The Cayman Drama Society has become a victim of spiralling living costs and now faces an annual bill of almost triple its usual operating costs.
The yearly insurance for the CDS’s Playhouse Theatre in Red Bay has rocketed from $6,000 to a whopping $24,000 as of October last year. Other significant increases over the past couple of years which have pushed up their costs include electricity, maintenance, and materials for sets and costumes. Such increases have led to annual costs rising from $20,000 to $60,000.
‘Historically we have not had difficulties in meeting the running costs of the society,’ Alan Hall, chairman of the CDS said.
‘Each year we have managed to break even and often have a small profit, which we have ploughed back into the society, without raising ticket or membership costs.
‘This year we are going to have to be more aggressive and look for alternative means to raise the necessary funds,’ he said.
‘It was a bit of a shock when the new insurance cost came through, but we were half expecting it. It’s just what everyone else is experiencing in Cayman. The cost of living has just soared. Previously we were able to ride these costs, but it has now reached a stage that we are not able to do so,’ he commented.
Prior to Hurricane Ivan, which tore through Cayman in 2004, yearly running costs for the theatre were manageable.
The Playhouse was constructed in 1990 for under $200,000. Due to extensive building and refurbishment in 2005 to correct storm damage, the theatre is now valued at close to $1 million.
‘The theatre was re-built better and larger and now has state-of-the-art rigging and lighting equipment,’ Mr. Hall said. ‘Value in properties has also gone up as well as construction prices, which have all contributed to push the insurance costs up.’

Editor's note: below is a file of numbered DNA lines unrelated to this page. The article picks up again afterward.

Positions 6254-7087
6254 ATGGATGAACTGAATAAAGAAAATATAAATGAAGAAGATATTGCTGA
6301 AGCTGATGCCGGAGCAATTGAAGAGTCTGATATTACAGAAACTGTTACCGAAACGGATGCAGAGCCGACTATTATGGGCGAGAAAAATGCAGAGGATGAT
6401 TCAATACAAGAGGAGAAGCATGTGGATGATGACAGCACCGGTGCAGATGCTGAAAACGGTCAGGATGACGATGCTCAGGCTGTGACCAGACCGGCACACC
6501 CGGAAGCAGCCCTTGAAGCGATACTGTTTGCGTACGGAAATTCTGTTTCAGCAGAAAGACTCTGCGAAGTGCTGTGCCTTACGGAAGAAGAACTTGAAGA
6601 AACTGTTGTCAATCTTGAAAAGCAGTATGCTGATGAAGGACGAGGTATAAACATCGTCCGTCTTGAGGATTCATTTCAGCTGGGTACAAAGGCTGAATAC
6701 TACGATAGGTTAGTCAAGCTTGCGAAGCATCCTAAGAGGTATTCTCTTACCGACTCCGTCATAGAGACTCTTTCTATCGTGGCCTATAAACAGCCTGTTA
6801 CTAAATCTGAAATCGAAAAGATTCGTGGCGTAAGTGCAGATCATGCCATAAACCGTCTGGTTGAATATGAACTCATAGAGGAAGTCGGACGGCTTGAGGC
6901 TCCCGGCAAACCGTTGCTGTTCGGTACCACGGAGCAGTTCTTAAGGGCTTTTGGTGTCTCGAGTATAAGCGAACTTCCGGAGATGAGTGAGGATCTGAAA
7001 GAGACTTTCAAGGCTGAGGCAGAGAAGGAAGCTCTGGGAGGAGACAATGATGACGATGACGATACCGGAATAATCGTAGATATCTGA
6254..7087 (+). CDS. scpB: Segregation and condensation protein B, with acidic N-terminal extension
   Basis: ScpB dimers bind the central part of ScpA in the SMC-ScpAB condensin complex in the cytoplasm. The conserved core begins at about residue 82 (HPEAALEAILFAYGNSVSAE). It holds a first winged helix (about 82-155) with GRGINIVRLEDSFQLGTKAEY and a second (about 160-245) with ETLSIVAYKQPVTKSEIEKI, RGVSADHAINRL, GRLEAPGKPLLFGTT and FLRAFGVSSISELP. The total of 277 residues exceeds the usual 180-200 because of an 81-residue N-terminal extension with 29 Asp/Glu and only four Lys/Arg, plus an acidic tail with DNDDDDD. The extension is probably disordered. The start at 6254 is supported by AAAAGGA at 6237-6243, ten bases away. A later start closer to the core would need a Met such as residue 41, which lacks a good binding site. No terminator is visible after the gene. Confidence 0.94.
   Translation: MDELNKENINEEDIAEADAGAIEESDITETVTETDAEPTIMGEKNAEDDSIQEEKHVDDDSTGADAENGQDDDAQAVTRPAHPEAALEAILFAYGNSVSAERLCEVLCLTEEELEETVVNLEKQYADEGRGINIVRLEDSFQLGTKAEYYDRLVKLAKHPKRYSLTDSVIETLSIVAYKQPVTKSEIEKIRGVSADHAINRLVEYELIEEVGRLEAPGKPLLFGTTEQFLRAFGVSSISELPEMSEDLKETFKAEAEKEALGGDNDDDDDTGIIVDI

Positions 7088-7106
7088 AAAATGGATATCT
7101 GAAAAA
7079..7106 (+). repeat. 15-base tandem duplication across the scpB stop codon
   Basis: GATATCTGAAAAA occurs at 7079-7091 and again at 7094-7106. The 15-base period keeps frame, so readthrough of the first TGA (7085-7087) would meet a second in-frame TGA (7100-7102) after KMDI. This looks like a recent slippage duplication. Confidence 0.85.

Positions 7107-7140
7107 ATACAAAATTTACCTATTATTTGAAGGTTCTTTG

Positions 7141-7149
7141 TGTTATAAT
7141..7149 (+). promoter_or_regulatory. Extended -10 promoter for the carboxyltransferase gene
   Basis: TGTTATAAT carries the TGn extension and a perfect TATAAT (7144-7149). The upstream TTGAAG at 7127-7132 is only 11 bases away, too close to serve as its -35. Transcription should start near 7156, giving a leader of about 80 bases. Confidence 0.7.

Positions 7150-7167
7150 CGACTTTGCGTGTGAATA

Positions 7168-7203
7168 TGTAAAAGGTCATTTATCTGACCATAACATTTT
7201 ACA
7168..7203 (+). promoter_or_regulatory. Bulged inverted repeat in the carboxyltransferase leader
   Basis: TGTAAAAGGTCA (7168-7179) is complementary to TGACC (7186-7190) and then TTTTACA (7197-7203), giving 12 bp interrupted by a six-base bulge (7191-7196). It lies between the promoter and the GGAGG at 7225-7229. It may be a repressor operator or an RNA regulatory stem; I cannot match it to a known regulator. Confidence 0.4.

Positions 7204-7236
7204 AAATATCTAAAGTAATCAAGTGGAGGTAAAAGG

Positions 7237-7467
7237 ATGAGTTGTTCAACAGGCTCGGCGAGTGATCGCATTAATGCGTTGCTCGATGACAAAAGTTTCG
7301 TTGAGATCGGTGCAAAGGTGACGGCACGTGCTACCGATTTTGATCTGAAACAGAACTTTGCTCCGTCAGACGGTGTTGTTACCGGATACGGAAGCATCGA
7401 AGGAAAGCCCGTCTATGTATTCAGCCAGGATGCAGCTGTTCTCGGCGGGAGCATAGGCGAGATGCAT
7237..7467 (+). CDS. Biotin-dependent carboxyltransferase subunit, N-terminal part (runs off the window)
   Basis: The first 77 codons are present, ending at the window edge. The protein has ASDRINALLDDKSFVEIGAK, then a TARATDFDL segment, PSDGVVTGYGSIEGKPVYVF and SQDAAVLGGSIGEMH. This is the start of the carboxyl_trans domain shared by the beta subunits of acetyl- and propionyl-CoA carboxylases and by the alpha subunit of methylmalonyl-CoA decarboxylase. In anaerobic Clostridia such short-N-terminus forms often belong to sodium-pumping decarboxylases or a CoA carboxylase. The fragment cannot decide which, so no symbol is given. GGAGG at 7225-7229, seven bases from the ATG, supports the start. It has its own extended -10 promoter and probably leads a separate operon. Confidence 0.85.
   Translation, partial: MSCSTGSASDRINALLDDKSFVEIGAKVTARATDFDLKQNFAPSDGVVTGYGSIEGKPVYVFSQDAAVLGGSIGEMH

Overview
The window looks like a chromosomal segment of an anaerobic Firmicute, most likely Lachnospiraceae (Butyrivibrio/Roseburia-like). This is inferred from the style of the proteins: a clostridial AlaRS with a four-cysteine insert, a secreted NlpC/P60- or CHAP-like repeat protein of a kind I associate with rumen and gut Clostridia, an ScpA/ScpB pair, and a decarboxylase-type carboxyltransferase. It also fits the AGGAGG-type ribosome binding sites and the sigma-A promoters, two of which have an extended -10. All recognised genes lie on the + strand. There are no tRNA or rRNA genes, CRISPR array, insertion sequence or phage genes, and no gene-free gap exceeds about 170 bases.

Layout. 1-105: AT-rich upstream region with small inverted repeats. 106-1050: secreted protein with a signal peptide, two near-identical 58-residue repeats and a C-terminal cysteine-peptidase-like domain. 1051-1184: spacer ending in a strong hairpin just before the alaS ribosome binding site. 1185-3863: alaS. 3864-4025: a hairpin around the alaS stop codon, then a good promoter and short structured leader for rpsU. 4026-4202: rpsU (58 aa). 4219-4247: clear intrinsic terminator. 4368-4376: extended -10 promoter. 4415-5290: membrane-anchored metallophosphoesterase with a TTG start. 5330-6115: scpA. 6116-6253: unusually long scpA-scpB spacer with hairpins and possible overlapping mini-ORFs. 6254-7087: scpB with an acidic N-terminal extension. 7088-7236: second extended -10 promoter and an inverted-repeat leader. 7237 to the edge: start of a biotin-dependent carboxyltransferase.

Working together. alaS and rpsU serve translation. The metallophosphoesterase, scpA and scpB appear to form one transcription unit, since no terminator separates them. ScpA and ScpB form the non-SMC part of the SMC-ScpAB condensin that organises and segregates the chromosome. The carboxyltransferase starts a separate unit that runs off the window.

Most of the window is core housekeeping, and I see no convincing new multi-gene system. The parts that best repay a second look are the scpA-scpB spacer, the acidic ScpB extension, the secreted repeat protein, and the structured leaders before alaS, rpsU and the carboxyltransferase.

At the CDS’s annual general meeting, last Monday, members were canvassed on how the society could raise the necessary funds.
Although it is inevitable that ticket prices and membership fees will increase, Mr. Hall said, they will have to exercise some ‘creative thinking’ to raise the necessary funds for 2007.
‘We are looking at various means of ensuring the CDS can be financially viable in the future,’ he said, adding that they are keen to keep membership fees and ticket prices as low as possible.
Areas the society is looking into is how to attract more patrons and sponsors, making the Playhouse available to other organisations and holding more fundraising club nights. Others options include a modest increase in bar prices and charging for programmes.
The Playhouse has made a small profit on each production in 2006, and hopes to stage six plays in the upcoming year, instead the usual five to raise additional funds.
‘2007 is going to be a great challenge, but we are determined to succeed, it is just a matter of how,’ Mr. Hall said. ‘We have so many dedicated members we will do it somehow.’
Visit www.caymandrama.org.ky for further details on the society and planned productions.